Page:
Enabling Communication through Semantic Search

About a two years ago, I was asked to help articulate to my company the reasons behind the implementation of a series of new IT tools – many of which would require a change in how our researchers worked and collaborated both internally and with our clients. After reviewing all the new tools that were going to be launched, I concluded that, essentially, my company’s IT department was attempting to help the organization know what we knew – to discover what knowledge was resident in our databases, publications, and even our people.

This is why, as I read the second half of Battelle’s book The Search, I found myself drawn to his chapter on Perfect Search (chapter 11). I saw parallels between what he saw as the future of search and what my company was – and is still – attempting to do: find useful information that has context.

But as I read Battelle’s book – just as I have with all the materials I have read and studied in this and all my classes – I had in the back of my mind the nagging thought: This is great, but what does this mean for me and what does in mean for communication?

Clearly, an effective search engine is critical for a research organization such as the Institute for Defense Analyses, where I work. Being able to quickly find relevant information, people, and publications is key to conducting thorough analyses. More important, from a communications perspective, effective search enables the creation of new interactions and communities of expertise.

The evolution of the Semantic Web, in particular, can truly expand the communication reach of all sorts of communities. In essence, the Semantic Web is designed to improve communications between people using differing terminologies, to extend the interoperability of databases, to provide tools for interacting with multimedia collections, and to provide new mechanisms for supporting computing in which people and machines work more interactively.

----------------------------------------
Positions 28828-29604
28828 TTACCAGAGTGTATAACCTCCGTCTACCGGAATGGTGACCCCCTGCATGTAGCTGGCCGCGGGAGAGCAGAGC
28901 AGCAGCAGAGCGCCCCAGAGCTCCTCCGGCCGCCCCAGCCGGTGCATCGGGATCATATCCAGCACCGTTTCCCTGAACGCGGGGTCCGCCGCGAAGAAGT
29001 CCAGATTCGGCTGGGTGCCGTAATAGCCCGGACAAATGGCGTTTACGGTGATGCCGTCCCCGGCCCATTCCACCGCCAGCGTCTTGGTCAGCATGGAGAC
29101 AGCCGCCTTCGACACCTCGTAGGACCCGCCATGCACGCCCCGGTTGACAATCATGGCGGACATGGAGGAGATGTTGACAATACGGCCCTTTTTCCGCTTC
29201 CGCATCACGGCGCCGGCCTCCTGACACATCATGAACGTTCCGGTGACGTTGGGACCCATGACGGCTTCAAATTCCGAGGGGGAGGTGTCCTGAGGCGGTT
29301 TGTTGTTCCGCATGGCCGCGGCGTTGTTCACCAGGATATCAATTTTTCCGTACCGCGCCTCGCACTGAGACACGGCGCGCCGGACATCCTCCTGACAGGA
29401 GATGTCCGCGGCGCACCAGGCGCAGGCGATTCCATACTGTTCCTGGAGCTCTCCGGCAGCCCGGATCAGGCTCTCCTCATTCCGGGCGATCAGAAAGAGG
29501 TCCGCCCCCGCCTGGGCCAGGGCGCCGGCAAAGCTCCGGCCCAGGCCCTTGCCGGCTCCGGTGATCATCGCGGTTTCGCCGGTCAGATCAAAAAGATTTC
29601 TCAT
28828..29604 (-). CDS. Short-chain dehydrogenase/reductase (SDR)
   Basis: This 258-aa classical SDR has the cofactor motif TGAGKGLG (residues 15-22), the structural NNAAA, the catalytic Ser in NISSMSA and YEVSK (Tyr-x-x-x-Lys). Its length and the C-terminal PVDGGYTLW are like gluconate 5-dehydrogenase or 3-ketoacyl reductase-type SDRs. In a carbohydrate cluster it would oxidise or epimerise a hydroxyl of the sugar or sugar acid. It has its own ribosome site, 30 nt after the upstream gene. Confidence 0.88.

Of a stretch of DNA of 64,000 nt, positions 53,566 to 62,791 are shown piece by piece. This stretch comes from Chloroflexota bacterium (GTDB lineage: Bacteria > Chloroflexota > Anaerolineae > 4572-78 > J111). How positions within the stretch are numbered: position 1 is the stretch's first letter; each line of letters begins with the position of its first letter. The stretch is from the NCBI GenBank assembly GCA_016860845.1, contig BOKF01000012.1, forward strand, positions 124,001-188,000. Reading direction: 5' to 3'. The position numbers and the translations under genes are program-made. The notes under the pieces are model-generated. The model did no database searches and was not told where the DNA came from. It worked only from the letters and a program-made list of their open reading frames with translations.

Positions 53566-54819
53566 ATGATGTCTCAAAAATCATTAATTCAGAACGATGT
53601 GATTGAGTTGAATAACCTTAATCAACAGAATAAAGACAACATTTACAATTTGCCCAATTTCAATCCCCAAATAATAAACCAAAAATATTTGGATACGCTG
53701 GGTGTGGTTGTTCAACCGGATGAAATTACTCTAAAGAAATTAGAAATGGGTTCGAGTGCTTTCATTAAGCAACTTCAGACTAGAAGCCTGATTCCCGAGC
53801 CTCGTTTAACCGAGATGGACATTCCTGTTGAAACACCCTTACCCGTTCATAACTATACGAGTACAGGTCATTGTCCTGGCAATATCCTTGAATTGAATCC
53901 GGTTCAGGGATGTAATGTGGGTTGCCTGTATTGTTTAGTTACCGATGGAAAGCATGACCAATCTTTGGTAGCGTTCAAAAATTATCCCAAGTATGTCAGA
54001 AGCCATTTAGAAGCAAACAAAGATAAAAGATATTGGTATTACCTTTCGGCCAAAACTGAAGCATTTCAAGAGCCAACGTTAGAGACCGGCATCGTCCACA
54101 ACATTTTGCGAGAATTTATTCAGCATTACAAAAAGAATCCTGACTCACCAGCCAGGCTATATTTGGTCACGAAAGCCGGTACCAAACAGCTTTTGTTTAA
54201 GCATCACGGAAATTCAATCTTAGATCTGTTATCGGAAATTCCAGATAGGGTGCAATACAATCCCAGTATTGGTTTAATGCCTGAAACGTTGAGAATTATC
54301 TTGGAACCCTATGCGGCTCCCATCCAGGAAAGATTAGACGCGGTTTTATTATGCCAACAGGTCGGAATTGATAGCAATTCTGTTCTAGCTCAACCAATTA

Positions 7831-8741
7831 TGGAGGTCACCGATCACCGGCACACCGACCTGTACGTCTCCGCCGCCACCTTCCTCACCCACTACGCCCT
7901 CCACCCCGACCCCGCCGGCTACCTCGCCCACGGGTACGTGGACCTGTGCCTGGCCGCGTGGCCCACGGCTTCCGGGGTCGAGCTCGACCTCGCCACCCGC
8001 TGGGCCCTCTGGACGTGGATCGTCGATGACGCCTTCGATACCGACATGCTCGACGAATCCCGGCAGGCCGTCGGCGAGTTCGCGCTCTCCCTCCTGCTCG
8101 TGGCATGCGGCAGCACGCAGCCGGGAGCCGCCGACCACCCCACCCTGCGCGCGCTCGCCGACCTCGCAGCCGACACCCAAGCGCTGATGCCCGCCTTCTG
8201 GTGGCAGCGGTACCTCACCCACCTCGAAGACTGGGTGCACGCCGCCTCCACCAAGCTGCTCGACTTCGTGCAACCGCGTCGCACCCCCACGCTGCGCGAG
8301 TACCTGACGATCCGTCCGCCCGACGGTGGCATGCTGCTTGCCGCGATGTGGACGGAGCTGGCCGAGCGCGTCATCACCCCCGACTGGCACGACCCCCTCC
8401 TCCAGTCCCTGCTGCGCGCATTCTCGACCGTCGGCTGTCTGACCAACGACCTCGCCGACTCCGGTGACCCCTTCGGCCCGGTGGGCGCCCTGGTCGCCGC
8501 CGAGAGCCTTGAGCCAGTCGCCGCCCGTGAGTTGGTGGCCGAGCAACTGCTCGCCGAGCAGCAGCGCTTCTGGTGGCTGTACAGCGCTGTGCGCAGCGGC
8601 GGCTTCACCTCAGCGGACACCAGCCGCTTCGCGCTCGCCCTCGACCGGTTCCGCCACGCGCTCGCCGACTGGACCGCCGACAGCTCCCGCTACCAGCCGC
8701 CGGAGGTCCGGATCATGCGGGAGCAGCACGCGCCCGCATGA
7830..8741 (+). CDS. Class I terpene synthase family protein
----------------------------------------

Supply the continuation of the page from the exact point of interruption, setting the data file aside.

The current Web provides links between pages that are designed for human consumption. The Semantic Web augments this with pages designed to contain machine-readable descriptions of Web pages and other Web resources. These documents can be linked together to provide information to the computer as to how the terms in one relate to those in another. And, really, isn’t this what people are doing when they use social networks?

Semantic Search opens the door to creating new communication connections that otherwise may not exist by allowing individuals to discover new connections with other individuals. Even on a small scale, such as within a single organization, being able to connect individuals, data, and knowledge can have profound effects in terms of productivity and the creation of new ideas and solutions to existing problems.

In light of this, I can see how implementing social networking, which already is using the Semantic Web, would be useful for internal employee communications. A social networking site, such as IBM’s Lotus Connections, could allow staff members to set up a profile and create their own key-term tags, set up blogs, and collaborative work areas. And, just as with the recent establishment on Facebook of an alert system to find blood donors, users could sent out an alert internally among our researchers when they need to find someone with, for example, a physics degree and experience working on radar systems is needed. A Semantic Search also could retrieve other pertinent information from additional databases.

According to an interview with Sir Tim Berners-Lee, inventor of the World Wide Web and now Director of the World Wide Web Consortium, the Semantic Web is already here. Why, then, given the obvious potential this technology has, isn’t being made of this new tool?


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